Cerebral palsy is a disabling condition related to neurodevelopment. The CP causes severe motor impairment, which when coupled with associated conditions, such as intellectual disability results in reduced intraoral self-cleaning function. The CP generates abnormal involuntary movements of facial and mastication-associated muscles, as well as oral pathological reflexes that negatively impact oral health. In some cases, upper limb involvement may complicate the movements required for brushing, thus facilitating biofilm accumulation and fostering the increased prevalence of oral diseases, heightening the need for dental care.1-5

The lack of cooperation by patients with CP during dental procedures may originate from the physical discomfort caused by situations inducing fear and anxiety.6 Therefore, dental procedures are often performed under general anesthesia in these patients.7 However, from both a physiological and a behavioral perspective, conscious sedation with N2O may be an alternative resource for patients who prefer dental care in an outpatient setting.8,9 Due to the lack of studies in the literature regarding the use of conscious sedation with N2O for dental care in individuals with CP, the objective of this study was to evaluate its use with respect to stress control during dental care in individuals with CP, using the following physiological and behavioral parameters: HR, RR, and VS.


This study was a nonrandomized experimental trial conducted between 2011 and 2012. The sampling method was performed by convenience. The patients were invited and agreed to participate in this study at the time of data collection. The study included 77 patients with CP, who attended the outpatient clinic of Lar Escola São Francisco. No patient provided reasons for exclusion from the sample.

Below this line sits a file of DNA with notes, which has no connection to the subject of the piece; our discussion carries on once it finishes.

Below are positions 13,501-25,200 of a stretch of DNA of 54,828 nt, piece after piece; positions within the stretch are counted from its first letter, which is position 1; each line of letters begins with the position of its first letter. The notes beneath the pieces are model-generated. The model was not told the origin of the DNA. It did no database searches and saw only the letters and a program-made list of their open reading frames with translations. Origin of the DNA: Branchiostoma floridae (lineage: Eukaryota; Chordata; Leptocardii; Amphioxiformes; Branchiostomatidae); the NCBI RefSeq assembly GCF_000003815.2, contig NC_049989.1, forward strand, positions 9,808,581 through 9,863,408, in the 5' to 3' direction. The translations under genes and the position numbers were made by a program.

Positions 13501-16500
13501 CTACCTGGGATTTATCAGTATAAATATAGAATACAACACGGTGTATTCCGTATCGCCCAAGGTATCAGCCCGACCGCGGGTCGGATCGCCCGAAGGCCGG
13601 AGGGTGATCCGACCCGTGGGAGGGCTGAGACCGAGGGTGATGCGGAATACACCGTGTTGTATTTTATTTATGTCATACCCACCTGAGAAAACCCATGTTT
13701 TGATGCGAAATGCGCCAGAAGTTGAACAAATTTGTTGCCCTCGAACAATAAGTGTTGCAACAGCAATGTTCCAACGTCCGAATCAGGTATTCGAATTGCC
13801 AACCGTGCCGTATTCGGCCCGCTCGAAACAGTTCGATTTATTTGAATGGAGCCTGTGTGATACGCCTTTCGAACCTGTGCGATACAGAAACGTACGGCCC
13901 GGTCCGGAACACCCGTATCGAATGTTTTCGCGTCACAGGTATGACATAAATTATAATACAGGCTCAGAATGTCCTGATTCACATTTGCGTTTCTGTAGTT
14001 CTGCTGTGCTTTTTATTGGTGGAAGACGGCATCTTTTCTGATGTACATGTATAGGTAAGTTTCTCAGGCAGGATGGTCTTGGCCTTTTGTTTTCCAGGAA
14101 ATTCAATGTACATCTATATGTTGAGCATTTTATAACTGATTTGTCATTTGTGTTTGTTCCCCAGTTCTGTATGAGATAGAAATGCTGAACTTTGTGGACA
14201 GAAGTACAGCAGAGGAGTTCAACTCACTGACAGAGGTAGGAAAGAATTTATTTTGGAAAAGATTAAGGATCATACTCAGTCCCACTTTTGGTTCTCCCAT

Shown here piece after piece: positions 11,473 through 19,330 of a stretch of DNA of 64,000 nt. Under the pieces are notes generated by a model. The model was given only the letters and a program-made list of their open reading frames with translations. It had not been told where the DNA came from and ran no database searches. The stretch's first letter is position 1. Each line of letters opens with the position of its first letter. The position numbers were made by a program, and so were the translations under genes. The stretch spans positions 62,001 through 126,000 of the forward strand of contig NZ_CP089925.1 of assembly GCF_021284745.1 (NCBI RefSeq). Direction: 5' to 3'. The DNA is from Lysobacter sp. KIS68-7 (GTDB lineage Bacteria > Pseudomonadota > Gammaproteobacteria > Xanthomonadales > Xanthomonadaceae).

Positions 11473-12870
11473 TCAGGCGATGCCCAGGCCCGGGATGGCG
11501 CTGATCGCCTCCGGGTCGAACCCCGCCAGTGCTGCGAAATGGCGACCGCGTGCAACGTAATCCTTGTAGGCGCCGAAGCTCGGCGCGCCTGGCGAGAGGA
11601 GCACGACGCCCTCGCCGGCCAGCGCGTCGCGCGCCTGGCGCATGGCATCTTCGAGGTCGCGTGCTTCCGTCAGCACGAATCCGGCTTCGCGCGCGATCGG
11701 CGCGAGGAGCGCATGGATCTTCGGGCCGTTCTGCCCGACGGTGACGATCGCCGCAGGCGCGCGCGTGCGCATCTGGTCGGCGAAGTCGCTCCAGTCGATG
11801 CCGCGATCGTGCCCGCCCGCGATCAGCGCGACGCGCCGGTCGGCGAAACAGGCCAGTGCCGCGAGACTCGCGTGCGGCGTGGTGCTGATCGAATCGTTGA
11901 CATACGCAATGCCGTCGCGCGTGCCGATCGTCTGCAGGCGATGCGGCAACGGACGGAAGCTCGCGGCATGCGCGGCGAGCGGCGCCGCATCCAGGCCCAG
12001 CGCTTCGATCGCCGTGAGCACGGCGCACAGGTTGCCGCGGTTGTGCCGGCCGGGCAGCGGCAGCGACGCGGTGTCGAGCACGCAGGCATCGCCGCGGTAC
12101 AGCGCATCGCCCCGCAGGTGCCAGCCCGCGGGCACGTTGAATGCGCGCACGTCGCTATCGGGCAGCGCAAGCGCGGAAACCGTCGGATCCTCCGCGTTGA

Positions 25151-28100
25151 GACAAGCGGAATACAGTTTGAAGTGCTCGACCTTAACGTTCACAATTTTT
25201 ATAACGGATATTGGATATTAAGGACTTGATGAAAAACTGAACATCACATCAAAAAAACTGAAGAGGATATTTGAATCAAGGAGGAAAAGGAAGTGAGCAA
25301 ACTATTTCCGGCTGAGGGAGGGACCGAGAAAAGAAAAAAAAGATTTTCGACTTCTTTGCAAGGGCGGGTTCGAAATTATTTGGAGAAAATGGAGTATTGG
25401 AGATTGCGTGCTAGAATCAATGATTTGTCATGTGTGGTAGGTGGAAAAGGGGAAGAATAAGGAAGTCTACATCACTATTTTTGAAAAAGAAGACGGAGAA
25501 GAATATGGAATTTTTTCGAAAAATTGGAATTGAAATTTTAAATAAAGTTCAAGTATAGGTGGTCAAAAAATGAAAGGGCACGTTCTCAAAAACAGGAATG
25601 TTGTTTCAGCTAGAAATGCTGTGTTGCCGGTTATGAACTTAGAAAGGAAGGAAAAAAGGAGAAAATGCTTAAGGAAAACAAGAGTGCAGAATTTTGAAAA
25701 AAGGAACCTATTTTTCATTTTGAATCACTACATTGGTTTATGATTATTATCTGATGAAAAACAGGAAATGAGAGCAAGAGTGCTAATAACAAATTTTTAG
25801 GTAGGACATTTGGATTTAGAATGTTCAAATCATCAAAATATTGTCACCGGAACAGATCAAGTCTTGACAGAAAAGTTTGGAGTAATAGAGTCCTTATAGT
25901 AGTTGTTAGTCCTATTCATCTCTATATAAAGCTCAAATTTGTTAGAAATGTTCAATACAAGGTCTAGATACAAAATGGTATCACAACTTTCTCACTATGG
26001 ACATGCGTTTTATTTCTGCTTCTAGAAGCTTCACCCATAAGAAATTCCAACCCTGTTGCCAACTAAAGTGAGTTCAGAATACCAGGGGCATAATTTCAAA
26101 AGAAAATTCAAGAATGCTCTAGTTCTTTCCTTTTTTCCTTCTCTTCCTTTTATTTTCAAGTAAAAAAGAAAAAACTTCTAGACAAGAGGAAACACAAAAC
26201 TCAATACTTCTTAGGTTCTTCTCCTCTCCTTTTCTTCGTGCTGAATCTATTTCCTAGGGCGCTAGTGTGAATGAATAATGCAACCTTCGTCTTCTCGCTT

The inclusion criteria included patients with a medical diagnosis of CP, patients older than 3 years of age, patients with any clinical patterns suggestive of CP, patients with caries in at least two molars (primary or permanent), and patients with an indication for the use of an anesthetic to perform restorative procedures. The exclusion criteria included patients with chronic respiratory problems, such as chronic bronchitis and chronic obstructive pulmonary disease, as well as acute respiratory conditions, such as influenza with nasal congestion and active pneumonia, as these conditions are contraindications to the use of N2O; patients with CP with associated genetic syndromes, as well as patients whose caregivers refused to provide informed consent, were excluded. Prior to data collection, this study was approved under protocol CE/UCS—044/2010 and clinical trial number NCT02322983.

Physiological parameters, such as HR and RR were measured by a professional using an Ianum Monitor, LCD TFT 8.4®, which was manufactured in the USA for adult, pediatric, and neonatal use. For analgesia, the MATRX flowmeter was used (an MDM model under the ANVISA registration No. 900507301215). The sedation equipment contained a flowmeter, which was responsible for mixing and titrating the gases (O2/N2O). These titrations may vary from 10 to 70% and are controlled by a single professional, who establishes the percentages depending on the required level of clinical sedation. Two dentists assessed the patients' behavior using the VS, one of whom was unaware of the type of sedation used.

Dental care routines were established by standardizing the procedures and ensuring the reproducibility of the sedation method. During the initial consultation, a medical history was obtained (sociodemographic data of the participants), and a dental examination was performed. Data relating to the clinical standards for CP were collected from the patients' medical records and were noted in the evaluation of the dental records described herein. Clarification regarding both the sedation technique and treatment plan was provided to the patients' guardians.

During the dental examination, caries were diagnosed in accordance with the diagnostic criteria proposed by the World Health Organization.10 During the second visit, the adaptation and selection of an appropriate nasal mask were undertaken, and the monitoring equipment was positioned, followed by observations and recordings of the patients' behavioral and physiological records using evaluation sheets. The relative proportions of N2O/O2 were manipulated to achieve optimal sedation.11-14 In the present study, good sedation of a patient with CP entailed achieving a state of relaxation sufficient to facilitate improved cooperation with treatment.